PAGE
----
Allergists Report Sharp Decline in Work-Life Balance

Prior to the pandemic, nearly three fourths (72%) of allergists and immunologists said they were happy with their work-life balance, but that percentage has dropped to 43% this year, according to the Medscape Allergist Lifestyle, Happiness, and Burnout Report 2022.

Forty-two percent of allergists reported being burned-out, with the main contributor of burnout being too many bureaucratic tasks (65%). Aside from allergists, the specialists who most frequently reported burnout were emergency medicine practitioners (60%) and critical care practitioners (59%). Dermatologists (33%), public health workers, and preventive medicine practitioners (26%) were least likely to report burnout.

This new report was compiled from an online survey that included more than 13,000 physicians from 29 specialties, of which 1% of respondents were allergists and immunologists. Most respondents (61%) were male; 38% were female. The most common age of respondents was 55–64 (31%), followed by 45–54 (25%) and those 65 years or older (20%). The survey was available from June 29, 2021, to September 26, 2021.

Other common reasons for burnout among allergists included increased use of electronic health records, insufficient pay, and lack of respect from colleagues (all 35%). Stress related to treatment of COVID-19 patients as well as social distancing and other societal issues related to the pandemic ranked lowest among respondents as contributors to work-related exhaustion.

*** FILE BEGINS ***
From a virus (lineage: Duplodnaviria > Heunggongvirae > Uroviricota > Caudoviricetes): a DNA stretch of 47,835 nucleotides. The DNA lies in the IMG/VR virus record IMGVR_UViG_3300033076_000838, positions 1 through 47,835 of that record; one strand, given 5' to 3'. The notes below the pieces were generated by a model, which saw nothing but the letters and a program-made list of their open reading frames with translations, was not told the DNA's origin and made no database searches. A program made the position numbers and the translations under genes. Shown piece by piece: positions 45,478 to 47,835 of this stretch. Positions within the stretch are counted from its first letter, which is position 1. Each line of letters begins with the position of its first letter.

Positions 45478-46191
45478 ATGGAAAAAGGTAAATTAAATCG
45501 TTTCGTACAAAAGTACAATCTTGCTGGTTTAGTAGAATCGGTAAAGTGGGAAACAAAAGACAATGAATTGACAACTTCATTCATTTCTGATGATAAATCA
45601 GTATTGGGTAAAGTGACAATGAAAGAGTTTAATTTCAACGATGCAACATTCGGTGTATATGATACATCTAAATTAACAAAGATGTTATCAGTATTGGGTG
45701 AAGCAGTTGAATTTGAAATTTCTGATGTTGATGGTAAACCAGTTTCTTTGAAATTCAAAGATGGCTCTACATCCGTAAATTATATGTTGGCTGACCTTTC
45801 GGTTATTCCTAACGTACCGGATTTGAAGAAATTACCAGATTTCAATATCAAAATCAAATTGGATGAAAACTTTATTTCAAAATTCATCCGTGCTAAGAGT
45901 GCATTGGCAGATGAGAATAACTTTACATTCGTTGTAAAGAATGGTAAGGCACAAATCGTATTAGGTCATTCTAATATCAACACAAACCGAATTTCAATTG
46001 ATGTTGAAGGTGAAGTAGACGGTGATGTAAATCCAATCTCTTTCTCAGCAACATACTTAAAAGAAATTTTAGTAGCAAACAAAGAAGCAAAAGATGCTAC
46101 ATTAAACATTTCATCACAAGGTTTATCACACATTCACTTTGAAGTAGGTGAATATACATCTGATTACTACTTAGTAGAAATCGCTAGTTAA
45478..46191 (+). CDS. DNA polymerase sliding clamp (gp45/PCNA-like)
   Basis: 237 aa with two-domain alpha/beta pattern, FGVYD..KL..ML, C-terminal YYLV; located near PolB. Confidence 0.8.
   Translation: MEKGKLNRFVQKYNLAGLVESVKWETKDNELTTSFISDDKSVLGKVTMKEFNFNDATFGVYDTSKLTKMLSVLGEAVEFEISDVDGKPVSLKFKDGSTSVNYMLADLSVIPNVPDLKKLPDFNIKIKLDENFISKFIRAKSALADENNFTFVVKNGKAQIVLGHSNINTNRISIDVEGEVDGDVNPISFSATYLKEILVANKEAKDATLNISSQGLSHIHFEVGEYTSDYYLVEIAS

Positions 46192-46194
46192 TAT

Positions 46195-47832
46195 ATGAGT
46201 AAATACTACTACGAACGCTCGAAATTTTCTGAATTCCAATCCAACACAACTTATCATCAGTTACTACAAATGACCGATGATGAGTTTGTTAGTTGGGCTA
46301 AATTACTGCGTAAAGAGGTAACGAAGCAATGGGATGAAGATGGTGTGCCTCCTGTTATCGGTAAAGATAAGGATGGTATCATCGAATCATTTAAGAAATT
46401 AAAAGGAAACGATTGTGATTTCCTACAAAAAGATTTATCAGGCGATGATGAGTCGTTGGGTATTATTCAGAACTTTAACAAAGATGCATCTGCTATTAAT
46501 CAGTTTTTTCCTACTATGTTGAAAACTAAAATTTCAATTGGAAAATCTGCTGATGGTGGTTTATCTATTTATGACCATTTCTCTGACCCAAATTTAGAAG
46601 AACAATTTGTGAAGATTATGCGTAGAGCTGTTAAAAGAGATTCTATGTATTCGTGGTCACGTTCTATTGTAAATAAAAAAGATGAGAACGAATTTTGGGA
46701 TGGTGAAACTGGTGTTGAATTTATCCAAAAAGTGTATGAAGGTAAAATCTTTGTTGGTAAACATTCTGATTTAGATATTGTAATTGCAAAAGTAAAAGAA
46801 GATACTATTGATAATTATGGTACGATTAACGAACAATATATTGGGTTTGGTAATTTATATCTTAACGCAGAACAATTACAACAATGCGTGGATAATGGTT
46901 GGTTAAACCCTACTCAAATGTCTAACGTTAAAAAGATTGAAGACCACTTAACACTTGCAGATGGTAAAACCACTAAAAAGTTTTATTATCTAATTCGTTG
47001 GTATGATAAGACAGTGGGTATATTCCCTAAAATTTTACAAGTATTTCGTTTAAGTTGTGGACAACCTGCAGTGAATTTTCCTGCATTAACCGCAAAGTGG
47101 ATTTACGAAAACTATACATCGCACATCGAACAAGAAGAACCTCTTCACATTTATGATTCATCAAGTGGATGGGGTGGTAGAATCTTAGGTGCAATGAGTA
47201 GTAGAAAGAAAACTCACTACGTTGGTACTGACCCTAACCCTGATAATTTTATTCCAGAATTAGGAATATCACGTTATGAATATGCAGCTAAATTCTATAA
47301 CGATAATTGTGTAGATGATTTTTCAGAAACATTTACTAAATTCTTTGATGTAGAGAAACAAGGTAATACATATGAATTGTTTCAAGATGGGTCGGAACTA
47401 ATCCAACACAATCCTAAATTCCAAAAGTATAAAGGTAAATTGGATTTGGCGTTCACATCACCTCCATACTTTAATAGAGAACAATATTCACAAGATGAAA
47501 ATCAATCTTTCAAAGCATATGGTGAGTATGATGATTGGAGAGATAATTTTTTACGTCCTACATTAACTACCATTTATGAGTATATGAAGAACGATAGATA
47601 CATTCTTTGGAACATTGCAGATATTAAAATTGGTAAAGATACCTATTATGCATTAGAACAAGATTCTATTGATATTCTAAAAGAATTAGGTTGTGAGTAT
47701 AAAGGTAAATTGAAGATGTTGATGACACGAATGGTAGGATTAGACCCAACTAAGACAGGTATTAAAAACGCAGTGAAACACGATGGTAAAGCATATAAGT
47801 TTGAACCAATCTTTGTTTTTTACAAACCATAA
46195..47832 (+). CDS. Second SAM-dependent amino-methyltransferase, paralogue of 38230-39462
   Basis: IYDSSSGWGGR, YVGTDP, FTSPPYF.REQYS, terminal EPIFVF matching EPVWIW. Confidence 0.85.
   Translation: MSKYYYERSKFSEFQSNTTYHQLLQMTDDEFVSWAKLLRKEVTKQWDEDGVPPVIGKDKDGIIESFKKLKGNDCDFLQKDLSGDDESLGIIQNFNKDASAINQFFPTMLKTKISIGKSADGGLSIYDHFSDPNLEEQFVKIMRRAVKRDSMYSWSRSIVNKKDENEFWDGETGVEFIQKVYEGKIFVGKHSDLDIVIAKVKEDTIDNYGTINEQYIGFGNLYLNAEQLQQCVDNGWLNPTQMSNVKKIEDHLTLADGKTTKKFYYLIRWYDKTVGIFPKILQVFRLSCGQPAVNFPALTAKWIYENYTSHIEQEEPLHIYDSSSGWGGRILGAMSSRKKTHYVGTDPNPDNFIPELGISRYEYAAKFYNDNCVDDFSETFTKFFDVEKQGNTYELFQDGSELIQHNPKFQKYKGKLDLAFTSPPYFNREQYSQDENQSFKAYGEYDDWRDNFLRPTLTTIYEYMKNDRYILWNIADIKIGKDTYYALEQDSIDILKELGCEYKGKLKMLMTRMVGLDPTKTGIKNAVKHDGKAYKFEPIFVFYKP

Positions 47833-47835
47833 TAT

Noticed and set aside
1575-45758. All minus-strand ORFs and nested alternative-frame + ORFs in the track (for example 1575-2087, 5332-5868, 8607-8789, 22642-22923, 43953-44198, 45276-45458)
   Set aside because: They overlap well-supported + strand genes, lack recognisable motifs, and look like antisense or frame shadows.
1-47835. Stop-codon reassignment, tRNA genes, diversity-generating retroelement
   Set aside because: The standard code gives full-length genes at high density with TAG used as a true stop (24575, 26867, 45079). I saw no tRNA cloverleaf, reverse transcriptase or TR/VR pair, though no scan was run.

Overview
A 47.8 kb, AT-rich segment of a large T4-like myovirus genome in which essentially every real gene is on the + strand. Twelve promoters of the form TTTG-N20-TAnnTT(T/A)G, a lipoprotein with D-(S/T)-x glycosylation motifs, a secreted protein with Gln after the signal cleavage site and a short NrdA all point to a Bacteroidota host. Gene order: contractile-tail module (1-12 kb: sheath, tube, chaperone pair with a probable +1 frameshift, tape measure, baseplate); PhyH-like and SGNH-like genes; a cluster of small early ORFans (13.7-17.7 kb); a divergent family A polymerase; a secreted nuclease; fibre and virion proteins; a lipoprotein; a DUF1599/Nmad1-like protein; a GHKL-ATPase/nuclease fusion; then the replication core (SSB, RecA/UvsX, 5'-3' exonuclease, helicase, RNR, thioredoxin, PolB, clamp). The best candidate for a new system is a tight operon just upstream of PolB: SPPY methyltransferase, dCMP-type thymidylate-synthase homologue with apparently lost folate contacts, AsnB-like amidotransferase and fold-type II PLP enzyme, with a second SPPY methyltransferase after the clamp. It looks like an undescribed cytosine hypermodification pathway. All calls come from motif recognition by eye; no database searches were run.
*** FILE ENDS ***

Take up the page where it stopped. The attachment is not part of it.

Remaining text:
More than half of respondents (54%) said they were more burned-out now than during the first few months of the pandemic, and 60% said this work-related exhaustion has had a negative effect on their personal relationships. This was slightly less than physicians across all specialties (68%).

Reducing work hours (29%) and participating in meditation or other stress reduction techniques (21%) were the most popular strategies to combat burnout at work. Respondents also said they had hired additional staff and had made workflow or staff changes to ease their workload (both 14%). Close to half of allergists (49%) said they would be willing take a cut in pay for a better work-life balance, which is a somewhat smaller proportion than all physicians surveyed (55%).

Allergy and Immunology tied with otolaryngology (both 91%) as the specialties that most frequently reported marital happiness. Dermatology, rheumatology, and nephology followed closely behind, with 90% of respondents from each specialty reporting being happy in their marriages. More than half of allergists (55%) said their marriage was “very good,” 35% described their marriage as “good,” while just 5%, 3%, and 2% described their marriage as “fair,” “poor,” or “very poor,” respectively.

Exercise was the most popular activity (71%) to help promote happiness and mental health among respondents. Many allergists also reported that participating in non–work-related hobbies (66%), spending time with family and friends (60%), eating healthy (49%), and getting enough sleep (48%) helped them maintaining their well-being.

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